Kirtles continued

So I asked my friend Lady Agatha, who, by the way, is very good when it comes to sewing ALL-THE-THINGS in the SCA, how to go about creating those lacing holes for my kirtle. Blanket stitch what? She has the patience of a saint! So with much encouragement, thank god for instant messaging, she talked me through some strategies and then ta-da!  Here are some lacing holes!

1006.229.8
Lacing holes need to be staggered on the left and right sides of the garb (aka dress) front. That is why you see those Xs on the opposite side.

I think it took me two days and probably 5 or 6 hours to get it done. The dress looked much better. But as Lady Agatha noted when she saw me in it later, the dress seemed to twist to the side a bit. She said that when you add lacing holes after the dress has been made, it will often do that. Hmmmm…..that will be something I will have to experiment with later on.

Tired Leo

Please try to ignore how tired I look here. I had just spent hours in the kitchen working on a feast with my friend Baroness Margaret, sitting to my left here. Lady Isabella is sitting to my right. The picture was taken by Jenn Miller at the Celebration of King Richard III, a Feast and a Ball, commemorating his re-internment. It wasn’t Jenn’s fault that I look so awful. It had been a busy, busy day in the kitchen. But anyways, you can see the lacing in the front of the dress here! The lacing did make my dress fit a bit better, closer and more form fitting. And certainly it appears to be a bit more “period”. I may never be a Laurel for my sewing skills, but I can fake it well enough!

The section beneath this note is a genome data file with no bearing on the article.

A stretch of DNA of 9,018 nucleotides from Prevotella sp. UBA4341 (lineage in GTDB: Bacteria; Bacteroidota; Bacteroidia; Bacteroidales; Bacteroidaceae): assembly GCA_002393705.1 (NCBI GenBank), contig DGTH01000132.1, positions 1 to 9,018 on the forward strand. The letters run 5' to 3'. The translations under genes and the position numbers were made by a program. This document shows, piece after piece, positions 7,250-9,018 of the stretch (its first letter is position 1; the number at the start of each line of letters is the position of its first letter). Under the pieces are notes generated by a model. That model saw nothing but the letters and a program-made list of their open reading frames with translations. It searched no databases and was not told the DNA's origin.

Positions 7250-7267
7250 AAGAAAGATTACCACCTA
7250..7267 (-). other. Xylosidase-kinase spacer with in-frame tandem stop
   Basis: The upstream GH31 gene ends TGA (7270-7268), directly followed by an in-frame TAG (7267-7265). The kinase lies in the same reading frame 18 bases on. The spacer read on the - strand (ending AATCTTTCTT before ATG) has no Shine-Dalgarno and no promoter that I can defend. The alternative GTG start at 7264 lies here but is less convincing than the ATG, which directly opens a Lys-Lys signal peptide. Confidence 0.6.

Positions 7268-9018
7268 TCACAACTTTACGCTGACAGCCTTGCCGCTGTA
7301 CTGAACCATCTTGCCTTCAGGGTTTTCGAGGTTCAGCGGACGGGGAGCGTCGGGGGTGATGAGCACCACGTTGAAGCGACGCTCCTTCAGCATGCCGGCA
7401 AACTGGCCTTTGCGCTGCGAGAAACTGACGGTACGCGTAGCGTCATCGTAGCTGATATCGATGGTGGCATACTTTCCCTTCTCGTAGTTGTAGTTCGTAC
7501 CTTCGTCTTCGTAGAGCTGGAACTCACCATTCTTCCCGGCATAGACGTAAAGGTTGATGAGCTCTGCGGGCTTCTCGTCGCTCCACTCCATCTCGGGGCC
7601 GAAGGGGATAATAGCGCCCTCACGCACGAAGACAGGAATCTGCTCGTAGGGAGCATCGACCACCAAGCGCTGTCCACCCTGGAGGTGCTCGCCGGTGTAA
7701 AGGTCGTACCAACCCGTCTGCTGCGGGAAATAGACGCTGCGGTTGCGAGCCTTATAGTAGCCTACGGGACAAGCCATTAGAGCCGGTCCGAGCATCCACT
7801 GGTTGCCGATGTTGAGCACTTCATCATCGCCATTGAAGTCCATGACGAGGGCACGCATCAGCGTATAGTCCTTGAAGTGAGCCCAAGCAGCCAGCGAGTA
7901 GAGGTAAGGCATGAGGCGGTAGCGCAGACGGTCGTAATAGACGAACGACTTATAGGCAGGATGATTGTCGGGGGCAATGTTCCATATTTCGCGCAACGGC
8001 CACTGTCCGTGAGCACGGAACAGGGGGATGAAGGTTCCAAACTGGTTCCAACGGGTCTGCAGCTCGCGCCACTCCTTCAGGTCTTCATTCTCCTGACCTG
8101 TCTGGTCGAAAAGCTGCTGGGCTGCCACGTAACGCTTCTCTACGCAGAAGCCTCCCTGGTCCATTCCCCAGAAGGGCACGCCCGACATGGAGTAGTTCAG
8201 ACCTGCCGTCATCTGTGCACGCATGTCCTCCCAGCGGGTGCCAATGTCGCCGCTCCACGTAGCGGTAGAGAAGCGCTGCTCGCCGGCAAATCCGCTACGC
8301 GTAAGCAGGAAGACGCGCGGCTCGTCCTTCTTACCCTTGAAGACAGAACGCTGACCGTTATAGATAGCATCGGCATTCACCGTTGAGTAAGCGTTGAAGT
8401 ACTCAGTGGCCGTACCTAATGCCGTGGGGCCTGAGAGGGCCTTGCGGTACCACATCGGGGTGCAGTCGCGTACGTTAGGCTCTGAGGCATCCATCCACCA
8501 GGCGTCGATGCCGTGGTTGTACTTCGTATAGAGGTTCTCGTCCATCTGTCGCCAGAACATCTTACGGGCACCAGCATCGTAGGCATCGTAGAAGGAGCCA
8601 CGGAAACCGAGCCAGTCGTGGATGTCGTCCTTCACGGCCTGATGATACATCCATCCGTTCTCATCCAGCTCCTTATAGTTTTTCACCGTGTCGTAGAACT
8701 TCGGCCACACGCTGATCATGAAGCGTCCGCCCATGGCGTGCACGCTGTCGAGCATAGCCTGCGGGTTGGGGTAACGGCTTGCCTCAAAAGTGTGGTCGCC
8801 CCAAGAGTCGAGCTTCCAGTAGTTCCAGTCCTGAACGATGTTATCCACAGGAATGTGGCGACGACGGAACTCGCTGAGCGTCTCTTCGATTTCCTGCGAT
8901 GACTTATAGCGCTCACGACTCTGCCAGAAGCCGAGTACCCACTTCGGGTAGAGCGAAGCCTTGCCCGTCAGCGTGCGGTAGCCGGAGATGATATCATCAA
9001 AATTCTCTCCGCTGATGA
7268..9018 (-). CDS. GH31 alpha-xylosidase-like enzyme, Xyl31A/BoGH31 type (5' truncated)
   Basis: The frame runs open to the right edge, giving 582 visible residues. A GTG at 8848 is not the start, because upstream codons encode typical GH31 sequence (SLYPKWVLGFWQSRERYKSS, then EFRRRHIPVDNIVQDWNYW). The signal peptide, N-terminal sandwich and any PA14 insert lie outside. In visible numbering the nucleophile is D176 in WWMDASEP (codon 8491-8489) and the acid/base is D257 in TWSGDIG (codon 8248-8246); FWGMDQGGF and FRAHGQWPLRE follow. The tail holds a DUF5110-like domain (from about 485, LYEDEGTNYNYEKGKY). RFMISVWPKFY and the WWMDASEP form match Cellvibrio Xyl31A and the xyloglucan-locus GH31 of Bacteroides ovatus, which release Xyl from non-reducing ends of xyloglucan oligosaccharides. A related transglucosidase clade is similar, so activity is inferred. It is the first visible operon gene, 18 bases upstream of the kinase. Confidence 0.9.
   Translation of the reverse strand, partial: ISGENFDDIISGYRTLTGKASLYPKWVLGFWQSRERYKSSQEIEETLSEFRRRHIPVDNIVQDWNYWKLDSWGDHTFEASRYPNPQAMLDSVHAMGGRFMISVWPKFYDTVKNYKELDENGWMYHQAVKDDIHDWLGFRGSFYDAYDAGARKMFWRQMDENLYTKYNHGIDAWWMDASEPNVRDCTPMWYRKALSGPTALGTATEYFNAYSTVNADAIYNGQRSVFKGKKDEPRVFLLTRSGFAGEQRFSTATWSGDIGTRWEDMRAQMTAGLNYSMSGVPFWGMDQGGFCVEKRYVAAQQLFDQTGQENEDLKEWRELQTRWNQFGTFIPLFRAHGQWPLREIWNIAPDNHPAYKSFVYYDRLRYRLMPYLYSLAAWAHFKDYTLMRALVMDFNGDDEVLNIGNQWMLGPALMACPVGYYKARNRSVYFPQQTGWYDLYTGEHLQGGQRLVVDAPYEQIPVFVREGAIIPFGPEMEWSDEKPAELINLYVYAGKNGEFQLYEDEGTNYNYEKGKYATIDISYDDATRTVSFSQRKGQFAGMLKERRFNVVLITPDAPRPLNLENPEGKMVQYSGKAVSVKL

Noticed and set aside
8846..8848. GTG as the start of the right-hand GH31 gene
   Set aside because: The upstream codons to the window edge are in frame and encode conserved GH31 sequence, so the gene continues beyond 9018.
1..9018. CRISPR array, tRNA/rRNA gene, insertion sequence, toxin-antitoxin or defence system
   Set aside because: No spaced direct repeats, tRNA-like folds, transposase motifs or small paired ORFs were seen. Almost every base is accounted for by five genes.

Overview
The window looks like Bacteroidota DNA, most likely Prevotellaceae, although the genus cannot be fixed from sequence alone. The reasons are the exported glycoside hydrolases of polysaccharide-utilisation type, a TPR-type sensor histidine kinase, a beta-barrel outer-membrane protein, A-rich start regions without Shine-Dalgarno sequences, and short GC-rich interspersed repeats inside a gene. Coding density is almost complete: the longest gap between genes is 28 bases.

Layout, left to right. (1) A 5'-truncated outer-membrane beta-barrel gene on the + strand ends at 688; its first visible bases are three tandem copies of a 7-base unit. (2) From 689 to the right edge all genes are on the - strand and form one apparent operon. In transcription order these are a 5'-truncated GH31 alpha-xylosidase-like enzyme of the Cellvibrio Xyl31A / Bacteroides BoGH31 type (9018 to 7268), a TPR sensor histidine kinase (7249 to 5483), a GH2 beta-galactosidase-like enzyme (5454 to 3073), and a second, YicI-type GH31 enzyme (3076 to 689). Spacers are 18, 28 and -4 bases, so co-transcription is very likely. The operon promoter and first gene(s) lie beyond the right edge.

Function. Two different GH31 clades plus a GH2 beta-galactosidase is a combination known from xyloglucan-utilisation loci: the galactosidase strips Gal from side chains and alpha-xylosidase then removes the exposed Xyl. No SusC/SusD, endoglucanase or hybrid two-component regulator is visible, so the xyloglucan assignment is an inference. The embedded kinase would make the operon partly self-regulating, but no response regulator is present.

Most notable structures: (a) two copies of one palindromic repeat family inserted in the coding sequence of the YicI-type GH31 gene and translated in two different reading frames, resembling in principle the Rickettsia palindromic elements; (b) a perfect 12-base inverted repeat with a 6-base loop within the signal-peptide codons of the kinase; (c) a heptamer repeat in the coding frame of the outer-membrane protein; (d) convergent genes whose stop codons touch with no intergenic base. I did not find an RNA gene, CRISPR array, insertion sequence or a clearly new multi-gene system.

Advertisements

Kirtles

Wearing layered kirtles
This is me. Lady Leofwyn, wearing layered kirtles.

There is so much wrong here. Kirtles are generally more form fitting, laced up the front or the back of the dress. These dresses were made in a hurry, taking less than a day or two to complete. The seams aren’t finished on either dress. But they were and still are works in progress. The orange-y brown dress has a stripe around the bottom of the skirt (to hide a rip that happened during the rush of creating a feast at an event), and the front now has lacing holes! All hand done! Go me!

Only took me 3 or 4 years.

The turban like head thingy is extremely useful. Keeps my hair out of my face and out of feast food! Very important. Also, very stylish for the medieval woman.

I give credit to the photographer, Ed DuMont, who always seems to be able to make me look good when he takes my picture – one of the few that do!